Digestive Diseases and Sciences

, Volume 62, Issue 2, pp 396–406 | Cite as

Altered Gut Microbiota Composition and Immune Response in Experimental Steatohepatitis Mouse Models

  • Mitsuaki Ishioka
  • Kouichi Miura
  • Shinichiro Minami
  • Yoichiro Shimura
  • Hirohide Ohnishi
Original Article



Although several types of diet have been used in experimental steatohepatitis models, comparison of gut microbiota and immunological alterations in the gut among diets has not yet been performed.


We attempted to clarify the difference in the gut environment between mice administrated several experimental diets.


Male wild-type mice were fed a high-fat (HF) diet, a choline-deficient amino acid-defined (CDAA) diet, and a methionine-choline-deficient (MCD) diet for 8 weeks. We compared the severity of steatohepatitis, the composition of gut microbiota, and the intestinal expression of interleukin (IL)-17, an immune modulator.


Steatohepatitis was most severe in the mice fed the CDAA diet, followed by the MCD diet, and the HF diet. Analysis of gut microbiota showed that the composition of the Firmicutes phylum differed markedly at order level between the mice fed the CDAA and HF diet. The CDAA diet increased the abundance of Clostridiales, while the HF diet increased that of lactate-producing bacteria. In addition, the CDAA diet decreased the abundance of lactate-producing bacteria and antiinflammatory bacterium Parabacteroides goldsteinii in the phylum Bacteroidetes. In CDAA-fed mice, IL-17 levels were increased in ileum as well as portal vein. In addition, the CDAA diet also elevated hepatic expression of chemokines, downstream targets of IL-17.


The composition of gut microbiota and IL-17 expression varied considerably between mice administrated different experimental diets to induce steatohepatitis.


Nonalcoholic fatty liver disease Nonalcoholic steatohepatitis Gut microbiota IL-17 Gut–liver axis 



Alanine transaminase


Choline-deficient amino acid-defined






Hematoxylin and eosin






Nonalcoholic fatty liver disease


Nonalcoholic steatohepatitis


Normal chow


Short-chain fatty acids


Toll-like receptor



We thank Daichi Nakagawa for excellent technical assistance and the Biotechnology Center, Faculty of Bioresource Sciences, Akita Prefectural University, for assistance with the GS Junior instrument for pyrosequencing analyses.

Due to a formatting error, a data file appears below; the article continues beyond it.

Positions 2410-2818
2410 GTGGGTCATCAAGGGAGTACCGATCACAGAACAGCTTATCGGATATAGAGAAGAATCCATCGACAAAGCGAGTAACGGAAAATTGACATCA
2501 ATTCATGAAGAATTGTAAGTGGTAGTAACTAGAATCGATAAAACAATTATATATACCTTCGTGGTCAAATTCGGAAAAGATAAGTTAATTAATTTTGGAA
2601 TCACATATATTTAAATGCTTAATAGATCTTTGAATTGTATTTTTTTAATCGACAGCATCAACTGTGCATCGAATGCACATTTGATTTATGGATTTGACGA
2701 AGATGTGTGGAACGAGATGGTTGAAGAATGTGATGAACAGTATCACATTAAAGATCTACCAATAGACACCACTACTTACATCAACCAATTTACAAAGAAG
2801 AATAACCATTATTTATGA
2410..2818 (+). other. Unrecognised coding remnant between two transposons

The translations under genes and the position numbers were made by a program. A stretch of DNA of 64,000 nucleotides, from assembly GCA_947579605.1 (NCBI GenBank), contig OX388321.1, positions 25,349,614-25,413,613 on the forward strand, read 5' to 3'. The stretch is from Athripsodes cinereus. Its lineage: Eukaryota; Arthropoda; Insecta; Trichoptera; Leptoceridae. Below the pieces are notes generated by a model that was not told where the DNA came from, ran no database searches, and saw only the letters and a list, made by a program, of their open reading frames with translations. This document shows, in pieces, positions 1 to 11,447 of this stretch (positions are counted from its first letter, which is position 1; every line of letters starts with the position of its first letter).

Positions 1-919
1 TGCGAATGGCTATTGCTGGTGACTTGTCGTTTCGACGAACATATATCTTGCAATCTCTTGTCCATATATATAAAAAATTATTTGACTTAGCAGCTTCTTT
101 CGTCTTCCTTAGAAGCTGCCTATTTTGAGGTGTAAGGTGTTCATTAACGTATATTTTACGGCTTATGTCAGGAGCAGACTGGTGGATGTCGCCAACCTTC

This study was supported by a Grant-in-Aid for Scientific Research from the Japan Society for the Promotion of Science (K.M.).

Compliance with ethical standards

Conflict of interest

All authors have no conflicts to disclose.

Supplementary material

10620_2016_4393_MOESM1_ESM.tiff (2.9 mb)
Supplemental Figure 1 Composition of gut microbiota examined by the GS Junior system. The relative abundance of gut microbiota is shown for HF, CDAA, and MCD diets, compared with the NC group. First, the percentage of the gut microbiota was calculated in the total count reads (NC: 10,829, HF: 13,374, CDAA: 26,009, MCD: 22,601 reads). Red indicates increased abundance, while green indicates decreased abundance, compared with the NC group. The composition of the gut microbiota is shown at phylum, order, genus, and species level. (A) Composition of gut microbiota in phylum Firmicutes. “C” indicates Clostridium. (B) Composition of gut microbiota in phylum Bacteroidetes. “B” and “P” indicate Bacteroides and Parabacteroides, respectively. (C) Composition of gut microbiota in phylum Proteobacteria. “D” and “H” indicate Desulfovibrio and Helicobacter, respectively. (TIFF 2927 kb)
10620_2016_4393_MOESM2_ESM.tiff (2.9 mb)
Supplementary material 2 (TIFF 2927 kb)
10620_2016_4393_MOESM3_ESM.tiff (2.9 mb)
Supplementary material 3 (TIFF 2927 kb)
10620_2016_4393_MOESM4_ESM.tiff (2.9 mb)
Supplementary material 4 (TIFF 2927 kb)


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Copyright information

© Springer Science+Business Media New York 2016

Authors and Affiliations

  • Mitsuaki Ishioka
    • 1
  • Kouichi Miura
    • 1
  • Shinichiro Minami
    • 1
  • Yoichiro Shimura
    • 2
  • Hirohide Ohnishi
    • 1
  1. 1.Department of GastroenterologyAkita University Graduate School of MedicineAkita-shiJapan
  2. 2.Department of Biotechnology, Faculty of Bioresource SciencesAkita Prefectural UniversityAkita-shiJapan

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